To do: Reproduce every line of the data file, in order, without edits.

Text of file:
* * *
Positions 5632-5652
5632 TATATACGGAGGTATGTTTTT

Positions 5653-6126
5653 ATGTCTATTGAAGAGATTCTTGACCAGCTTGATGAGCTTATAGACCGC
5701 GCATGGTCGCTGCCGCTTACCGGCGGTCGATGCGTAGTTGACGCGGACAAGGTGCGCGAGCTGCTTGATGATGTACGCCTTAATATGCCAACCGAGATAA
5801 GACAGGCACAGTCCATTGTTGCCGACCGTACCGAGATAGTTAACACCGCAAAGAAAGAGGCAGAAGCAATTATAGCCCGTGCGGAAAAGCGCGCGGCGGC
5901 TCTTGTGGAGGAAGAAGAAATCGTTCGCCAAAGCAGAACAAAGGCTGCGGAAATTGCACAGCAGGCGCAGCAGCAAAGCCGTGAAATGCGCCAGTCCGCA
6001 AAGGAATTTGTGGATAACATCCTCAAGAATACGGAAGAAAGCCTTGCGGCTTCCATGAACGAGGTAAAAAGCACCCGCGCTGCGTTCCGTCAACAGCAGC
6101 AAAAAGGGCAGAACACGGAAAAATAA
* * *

Positions 5632-5652
5632 TATATACGGAGGTATGTTTTT

Positions 5653-6126
5653 ATGTCTATTGAAGAGATTCTTGACCAGCTTGATGAGCTTATAGACCGC
5701 GCATGGTCGCTGCCGCTTACCGGCGGTCGATGCGTAGTTGACGCGGACAAGGTGCGCGAGCTGCTTGATGATGTACGCCTTAATATGCCAACCGAGATAA
5801 GACAGGCACAGTCCATTGTTGCCGACCGTACCGAGATAGTTAACACCGCAAAGAAAGAGGCAGAAGCAATTATAGCCCGTGCGGAAAAGCGCGCGGCGGC
5901 TCTTGTGGAGGAAGAAGAAATCGTTCGCCAAAGCAGAACAAAGGCTGCGGAAATTGCACAGCAGGCGCAGCAGCAAAGCCGTGAAATGCGCCAGTCCGCA
6001 AAGGAATTTGTGGATAACATCCTCAAGAATACGGAAGAAAGCCTTGCGGCTTCCATGAACGAGGTAAAAAGCACCCGCGCTGCGTTCCGTCAACAGCAGC
6101 AAAAAGGGCAGAACACGGAAAAATAA